An Environmental Reversal of Fortune

The Kissimmee's Revival Could
Provide Lessons for Restoring the Everglades

Publication: Washington Post
Printed: Wednesday, June 26, 2002
Written By: Michael Grunwald, Staff Writer

This series, based on more than 200 interviews and thousands of pages of documents, shows that the $7.8 billion plan to restore the Everglades may result in little restoration but will certainly increase water supplies for Florida residents, farmers and businesses, who already lead the nation in per-capita water consumption.

FLORIDA, Fla. The Kissimmee River used to run wild, rambling from Orlando down to Lake Okeechobee, zigzagging across its floodplain like a drunken unicyclist. Then the Army Corps of Engineers tamed it, slicing off its hairpin turns, locking it into a straight and reliable channel that never overflowed its banks.

It wasn't really a river anymore. It was renamed the C-38 Canal.

Now the Corps and its partners in the South Florida Water Management District are setting some of the Kissimmee free again. In June 2000, Lou Toth, the water district's top Kissimmee biologist, stomped on a detonator and blew up one of the dams holding the C-38 in place. Today, the seven-mile stretch of canal that Toth turned loose is a 14-mile stretch of river, twisting and turning and doubling back again, re-creating wetlands and rejuvenating wildlife.

This $518 million project is the most ambitious river restoration ever attempted. It has been visited by Japanese, British, Brazilian, Italian and Hungarian officials hoping to fix their own rivers. And Corps and water district leaders call it a model for their $7.8 billion Comprehensive Everglades Restoration Plan a few miles south. If the Everglades is the test of how ecological mistakes can be fixed, they say, the Kissimmee is proof that success is possible.

"The lesson of the Kissimmee is that restoration works," said Stuart Appelbaum, who is managing Everglades restoration for the Corps. "It's the laboratory for a lot of what we're doing in the Everglades."

But many scientists warn that the Everglades project's leaders have ignored the lessons of the Kissimmee's success -- that America's largest effort to restore an entire ecosystem may give ecosystem restoration a bad name. And one of those scientists is Lou Toth, who was named the water district's 2001 employee of the year for his leadership on the Kissimmee.

He believes Everglades restoration is on a path to failure -- because it's led by engineers instead of scientists, it's a multipurpose water project instead of a clear restoration project and it tightens human control of nature instead of letting nature heal itself.

"They just don't get it," says Toth, who has worked on the Kissimmee since 1984. "I hate to say it, but these guys haven't learned anything about restoring an ecosystem."

In their 1950s film "Waters of Destiny," Corps officials boasted in stentorian tones about taming "water that once ran wild." Today's Corps officials laugh off "Waters of Destiny" as kitsch; after presiding over the deterioration of the Everglades for decades, they say they are ready to engineer its recovery. The question is whether they can replicate their Kissimmee achievements without reprising their Kissimmee methods.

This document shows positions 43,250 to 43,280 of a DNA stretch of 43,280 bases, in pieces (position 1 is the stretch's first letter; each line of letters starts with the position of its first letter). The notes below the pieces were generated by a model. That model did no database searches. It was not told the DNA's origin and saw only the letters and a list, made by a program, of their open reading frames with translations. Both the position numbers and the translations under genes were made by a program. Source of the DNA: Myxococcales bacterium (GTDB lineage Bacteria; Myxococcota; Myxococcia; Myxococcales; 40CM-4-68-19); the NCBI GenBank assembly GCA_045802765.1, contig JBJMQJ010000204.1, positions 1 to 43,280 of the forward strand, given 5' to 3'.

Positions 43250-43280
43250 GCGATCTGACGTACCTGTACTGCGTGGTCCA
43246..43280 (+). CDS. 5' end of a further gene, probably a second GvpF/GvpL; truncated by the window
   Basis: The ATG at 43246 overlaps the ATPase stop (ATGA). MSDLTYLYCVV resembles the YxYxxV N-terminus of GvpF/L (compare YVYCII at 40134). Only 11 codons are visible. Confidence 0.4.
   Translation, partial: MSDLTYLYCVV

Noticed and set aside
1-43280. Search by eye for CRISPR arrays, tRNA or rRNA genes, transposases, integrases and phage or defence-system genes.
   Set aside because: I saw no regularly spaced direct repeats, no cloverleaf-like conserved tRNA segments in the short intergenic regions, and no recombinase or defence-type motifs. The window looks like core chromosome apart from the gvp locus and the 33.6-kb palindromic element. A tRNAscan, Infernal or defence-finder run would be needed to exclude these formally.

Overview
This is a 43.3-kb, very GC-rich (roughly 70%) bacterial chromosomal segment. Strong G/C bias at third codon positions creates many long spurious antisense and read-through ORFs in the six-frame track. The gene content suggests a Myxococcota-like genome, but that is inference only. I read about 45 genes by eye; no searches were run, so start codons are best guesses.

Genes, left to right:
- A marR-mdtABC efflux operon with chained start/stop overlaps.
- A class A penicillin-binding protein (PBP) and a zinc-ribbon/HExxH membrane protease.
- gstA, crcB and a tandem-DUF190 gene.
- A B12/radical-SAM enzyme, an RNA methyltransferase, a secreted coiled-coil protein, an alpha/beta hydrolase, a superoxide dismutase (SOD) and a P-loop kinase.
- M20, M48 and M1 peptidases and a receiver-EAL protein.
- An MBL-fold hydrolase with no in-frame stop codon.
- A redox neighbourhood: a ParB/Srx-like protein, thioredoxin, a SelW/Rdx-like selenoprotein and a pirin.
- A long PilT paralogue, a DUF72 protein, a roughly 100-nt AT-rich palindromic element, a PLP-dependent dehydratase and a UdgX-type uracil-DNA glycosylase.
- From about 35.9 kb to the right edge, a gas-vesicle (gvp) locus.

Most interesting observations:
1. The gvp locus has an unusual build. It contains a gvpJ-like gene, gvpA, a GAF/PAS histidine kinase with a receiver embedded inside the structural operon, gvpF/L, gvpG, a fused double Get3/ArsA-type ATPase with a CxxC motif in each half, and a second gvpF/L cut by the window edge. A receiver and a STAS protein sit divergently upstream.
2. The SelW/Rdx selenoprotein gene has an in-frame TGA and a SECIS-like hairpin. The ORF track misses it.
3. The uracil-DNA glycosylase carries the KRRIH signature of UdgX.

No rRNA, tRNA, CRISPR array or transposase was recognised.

There is no doubt that restoring the River of Grass amid subdivisions and strip malls will be harder than restoring a normal river amid cattle pastures. Leaders of the Everglades restoration say they can't just get rid of man-made barriers to flow and let nature run its course -- not when the barriers include such cities as Weston and Wellington and the entire Florida sugar industry.

"The Kissimmee restoration is like: 'Oops, we dropped something, let's pick it up.' It's immediate," said Tommy Strowd, the water district's operations director. "But the Everglades is different. We can't just go back to nature."

No one is asking the restoration's leaders to evacuate the developed half of the historic Everglades. But many scientists believe the remaining half can be far more natural than it is, that a more natural restoration would provide faster, cheaper and more certain ecological results than the current plan. The Everglades restoration plan is flexible, but it is scheduled to start moving dirt in 2004; now is when it would be easiest to fix.

"This is an unbelievably expensive restoration plan. There ought to be restoration in it," said Columbia University ecologist Stuart Pimm, who studies Everglades sparrows.

For now, the plan's benefits to the Everglades remain backloaded and uncertain, while its water-supply benefits to people and farms are relatively swift and sure. Sen. Bob Graham (D-Fla.), a key Everglades advocate who is also the Kissimmee's political godfather, compares the Everglades plan to open-heart surgery. He's afraid that if the ecosystem is hemorrhaging on the operating table after 10 years and $4 billion, Congress will try to pull the plug.

"You look at the Kissimmee, and you see it can be done," he said. "Now we have to do it."


In 1886, a Harper's writer discovered "the wild beauty of the Kissimmee River," describing "grasses and vines as graceful as Nature's hand could fling abroad." On the restored stretch of the Kissimmee, newly released from its man-made straitjacket, the wild beauty is back.

The river's long-buried sandbars are re-emerging. Scores of gators sun themselves on its banks. The wax myrtles that invaded its drained floodplain are dying now that the wetlands are wet again. On a recent airboat tour, Toth -- who looks like a sunburned and long-haired version of the TV action hero Nash Bridges -- showed off a shallow broadleaf marsh that has reappeared alongside the river, a green tangle of willow shrubs and knee-high plants.

"Two years ago," he said, "this was a dry cattle pasture."